Trying to Learn: A Jury Story

My recent jury trial experience reminded me of several things that all attorneys and clients would be well-advised to consider when embarking upon a trial.  These things are especially important to the client who will be handling a trial pro se………but first decide if handling your trial pro se is a good idea.  Now let’s move forward…

1.  Prepare your facts carefully.  Check, document, and double-check.  Many eyes and ears will be watching and listening to what you present.  And be sure to get the critical facts correct.

2.  Read the pattern jury instructions.  The jury instructions are the law the judge will read to the jury at the close of all the evidence and arguments.  Think of the jury instructions as a checklist for each claim or defense in your case.  Reviewing the jury instructions before or at the time you file your lawsuit can be a valuable tool in framing your issues and determining what evidence and witnesses you will need to prove your case in a convincing manner.   trial ready!

3.  Choose your claims and defenses wisely.  In layman’s terms, pick your battles.  Do not overreach and pursue claims or defenses that may strain your credibility with the jury or the judge.  Leave the minor stuff at home or at the office on the shelf where it belongs.  The trial should be about hashing out the most critical issues.  Remember:  at the end of the case you have to ask the jury (or a judge, in a bench trial) for what you want.

4.  Prepare your witnesses for testimony.  Identifying and working with exhibits, details of testimony, relevant portions of prior statements, voice, and demeanor are but a few of the important aspects of effectively presenting your witness.  Be sure your witnesses speak loudly and clearly so the jury can hear and follow what is being said.  Take the time to meet with your witness prior to trial—-I typically like to prepare my witnesses no more than two weeks prior to trial so as to minimize anxiety.

5.  Give the jury what they want…for the most part.  If the jury, while deliberating, asks to see exhibits and evidence you should allow this unless there is a SERIOUS problem with doing so.  And if there is a serious problem with doing so it should have been dealt with previously via pre-trial motions or a bench conference with the judge.  Refusing the jury’s request could be viewed negatively by the jury even if you do not intend such.

6.  Do not take the charge conference for granted.  If anything, you should prepare for the jury instruction/charge conference just as much as you do for your presentation of evidence and closing argument.  The jury instructions are the law the judge will provide to the jury and you want to be sure the correct, relevant instructions are provided for your case.  On a related note the jury verdict form is of critical importance as the issues the jury will be asked to answer can mean the life or death of your case.  Do legal research if you believe you will need special jury instructions that are not set out in the North Carolina Pattern Jury Instructions.  Notify your trial judge early in the case that you will be seeking to use special jury instructions and/or special issues on the jury verdict form.  Prepare proposed jury instructions and verdict sheets for these “special” situations.  This is important stuff….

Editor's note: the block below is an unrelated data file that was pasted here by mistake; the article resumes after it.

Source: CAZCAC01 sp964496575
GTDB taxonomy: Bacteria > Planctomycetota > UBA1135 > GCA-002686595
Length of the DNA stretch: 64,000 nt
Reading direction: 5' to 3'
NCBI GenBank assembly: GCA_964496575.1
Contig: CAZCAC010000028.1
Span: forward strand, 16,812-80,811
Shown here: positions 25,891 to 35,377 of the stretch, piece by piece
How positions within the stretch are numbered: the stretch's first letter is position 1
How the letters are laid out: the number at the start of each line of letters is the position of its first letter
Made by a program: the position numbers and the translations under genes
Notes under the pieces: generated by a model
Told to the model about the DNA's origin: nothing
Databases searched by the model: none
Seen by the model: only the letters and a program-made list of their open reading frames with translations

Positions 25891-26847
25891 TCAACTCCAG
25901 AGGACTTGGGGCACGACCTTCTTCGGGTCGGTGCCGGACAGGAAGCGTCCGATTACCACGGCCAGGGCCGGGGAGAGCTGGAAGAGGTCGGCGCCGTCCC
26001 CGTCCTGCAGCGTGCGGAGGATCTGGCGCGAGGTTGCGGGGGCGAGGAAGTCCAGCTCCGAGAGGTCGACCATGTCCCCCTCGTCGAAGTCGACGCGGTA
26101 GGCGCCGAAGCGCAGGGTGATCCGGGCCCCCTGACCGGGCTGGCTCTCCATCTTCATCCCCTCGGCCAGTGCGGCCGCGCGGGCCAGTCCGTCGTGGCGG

7.  Stipulate to order.  Many facts, items, and other details can and should be handled in a well-drafted pre-trial order that contains stipulations.  Stipulations are written agreements on certain facts (ex:  the parties stipulate there was a valid contract for the purchase of a vehicle in which the Plaintiff agreed to pay $300.00 per month for 36 months).  Sure some attorneys and litigants are unwilling to stipulate to much of anything but it is worth the ask.  To the extent you can enter into stipulation with the opposing party you help streamline the issues of the case and possibly make the jury’s job easier.  A trial should boil down to a jury or judge deciding contested, relevant, and significant issues.  Minutia need not apply

A trial can be a trying (excuse the pun) experience but you can minimize the angst by being prepared.  Preferably you should consult with a lawyer well before the trial and even in advance of any lawsuit being filed.  Hopefully the above lessons help you in your next trial or just in evaluating your case.  However, if your head is spinning from reading this post and you are in need of help with your case contact an experienced lawyer………sooner rather than later.


1 Comment

  1. Jeff A.

    Excellent advice. I remember my first of two jury trials that I have had in my career, I was representing the defendant and raised about 15 affirmative defenses. There were only pattern jury instructions for about 3 or 4 of them (as you know, pattern jury instructs do not cover everything under the sun) leaving me to research the law and draft jury instructions MYSELF on the remaining. I decided then and there to abandon all but the most important. The case settled during voir dire. Call me sometime and tell me more! Jeff A.

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